In any case, if your putter does not match your type of putting stroke, you will liklely miss more putts than you make.
How do you know if a broomstick, belly, chest or standard putter is the best option for you?
The length of a standard putter is 35 inches. Interestingly, this length was devised for marketing purposes only, as it was easier for a consumer to see and grab a putter from a golf bag when on display in the pro shop. A Broomstick putter is 45 inches, whereas a belly putter or chest putter is generally 41 to 43 inches.
When choosing a putter, you want the putter head to sit flat on the ground at address when you are in posture and in a relaxed position in set up. But don’t manipulate your wrist angle at set up to get the putter face flat on the ground. You want to maintain a relaxed set up position.
Note: If you were to buy a standard length putter and have it cut to make it shorter, you will lose the mass weight, and the putter will be thrown out of balance (similar to a car tyre wheel alignment).
LOFT & HEAD DESIGN
Loft accounts for 90% of distance control on all putts, with 10% accounting for direction control. Distance control is the most important factor when putting.
John Daly (Winner of 2 British Opens) was really struggling with his putting at one stage in his career. His putter only had 2 degrees of loft on it at one stage of his career. John isn’t the type of guy who wants to hear any technical advice, so Stan Utley (a world-leading putting coach) told John’s caddie to bend the putter to about 5 degrees of loft. John went out and won the next week because he felt better over the ball (but he didn’t know why.)
It is much easier to putt well with your hands ahead of the ball at impact, which also produces a better strike. Having a milled-face putter can increase the amount of loft on the putter. When you use a putter with no loft you are instinctively going to set your hands behind the ball at address which makes it very difficult to putt consistently. This is a common problem that I see with my students.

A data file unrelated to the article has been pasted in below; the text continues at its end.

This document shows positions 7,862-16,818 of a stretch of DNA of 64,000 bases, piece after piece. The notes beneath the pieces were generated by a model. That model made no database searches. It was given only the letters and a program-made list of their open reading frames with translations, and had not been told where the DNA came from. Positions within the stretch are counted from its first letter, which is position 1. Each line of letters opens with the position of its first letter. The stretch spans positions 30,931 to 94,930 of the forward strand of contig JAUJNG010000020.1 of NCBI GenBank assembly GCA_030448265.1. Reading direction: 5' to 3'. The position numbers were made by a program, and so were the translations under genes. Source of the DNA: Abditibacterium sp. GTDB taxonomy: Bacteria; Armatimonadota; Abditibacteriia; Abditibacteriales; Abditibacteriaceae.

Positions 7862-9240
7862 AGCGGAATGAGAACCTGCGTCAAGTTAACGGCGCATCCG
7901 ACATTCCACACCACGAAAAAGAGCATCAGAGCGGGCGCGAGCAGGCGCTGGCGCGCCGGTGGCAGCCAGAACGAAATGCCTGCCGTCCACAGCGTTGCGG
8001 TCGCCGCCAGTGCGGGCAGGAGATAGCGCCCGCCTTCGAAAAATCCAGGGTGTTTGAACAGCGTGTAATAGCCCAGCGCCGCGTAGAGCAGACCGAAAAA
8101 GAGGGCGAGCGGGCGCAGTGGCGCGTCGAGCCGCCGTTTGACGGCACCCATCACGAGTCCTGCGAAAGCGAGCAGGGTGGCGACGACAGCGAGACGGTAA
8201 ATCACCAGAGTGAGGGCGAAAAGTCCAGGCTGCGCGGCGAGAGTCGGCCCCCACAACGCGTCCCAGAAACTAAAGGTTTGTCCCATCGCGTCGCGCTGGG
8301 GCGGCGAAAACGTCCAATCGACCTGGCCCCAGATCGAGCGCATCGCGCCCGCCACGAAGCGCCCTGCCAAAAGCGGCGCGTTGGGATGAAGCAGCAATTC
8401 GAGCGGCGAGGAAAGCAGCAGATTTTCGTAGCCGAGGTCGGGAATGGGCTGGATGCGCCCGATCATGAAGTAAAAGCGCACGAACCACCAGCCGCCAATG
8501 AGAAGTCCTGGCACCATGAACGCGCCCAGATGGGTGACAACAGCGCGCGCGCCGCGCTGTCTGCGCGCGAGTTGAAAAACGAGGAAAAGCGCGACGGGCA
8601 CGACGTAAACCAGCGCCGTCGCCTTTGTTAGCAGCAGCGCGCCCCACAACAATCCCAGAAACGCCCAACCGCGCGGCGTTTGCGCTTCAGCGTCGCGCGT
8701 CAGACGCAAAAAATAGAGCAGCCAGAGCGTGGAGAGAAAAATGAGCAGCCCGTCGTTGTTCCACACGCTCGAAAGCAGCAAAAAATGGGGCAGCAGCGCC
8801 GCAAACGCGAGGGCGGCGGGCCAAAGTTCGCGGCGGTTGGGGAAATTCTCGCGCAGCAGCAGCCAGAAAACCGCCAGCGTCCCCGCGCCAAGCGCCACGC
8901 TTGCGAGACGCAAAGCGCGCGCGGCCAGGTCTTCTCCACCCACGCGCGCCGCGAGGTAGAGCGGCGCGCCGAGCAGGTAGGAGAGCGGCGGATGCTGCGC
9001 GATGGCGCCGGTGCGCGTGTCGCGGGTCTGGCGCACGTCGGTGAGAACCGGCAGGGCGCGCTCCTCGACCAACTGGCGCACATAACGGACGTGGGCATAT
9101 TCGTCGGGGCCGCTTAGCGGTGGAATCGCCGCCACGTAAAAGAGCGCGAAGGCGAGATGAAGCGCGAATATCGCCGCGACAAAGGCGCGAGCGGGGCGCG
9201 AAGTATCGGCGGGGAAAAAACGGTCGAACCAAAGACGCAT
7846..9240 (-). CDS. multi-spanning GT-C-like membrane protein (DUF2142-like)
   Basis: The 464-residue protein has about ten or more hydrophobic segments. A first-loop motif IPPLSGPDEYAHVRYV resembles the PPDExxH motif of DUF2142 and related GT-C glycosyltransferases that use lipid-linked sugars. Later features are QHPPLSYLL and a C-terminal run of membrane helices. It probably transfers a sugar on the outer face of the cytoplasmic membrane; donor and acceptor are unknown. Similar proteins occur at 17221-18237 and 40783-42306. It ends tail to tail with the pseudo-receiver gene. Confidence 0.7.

It’s important to get the loft right for your putting stroke, so it’s best to see your local PGA Pro to determine which loft is best for you.
Getting fit for a putter
I use TOMI Professional Software www.tomi.com to fit putters to my students. It is the only personalized putting training device that captures the critical parameters of your putting stroke in real-time (i.e. Alignment at Address, Alignment at Impact, Path at Impact, Stroke Path and Rotation, Shaft Angle, Impact Spot, Speed at Impact and Stroke Tempo). From this data, TOMI can instantly tell you what you need to do to dramatically improve your putting. This advanced technology is extremely beneficial to helping fit a putter to your own personal stroke, and it is also useful to improve your putting technique.
At the end of the day, what we are trying to accomplish with putting is to return the putter face to square at impact, and hit the sweet spot. This determines our accuracy and helps you have the least amount of putts as possible. If we choose a putter that suits your stroke and your budget, I am sure you will see your putting improve. Best to experiment with all types to find out what suits you best.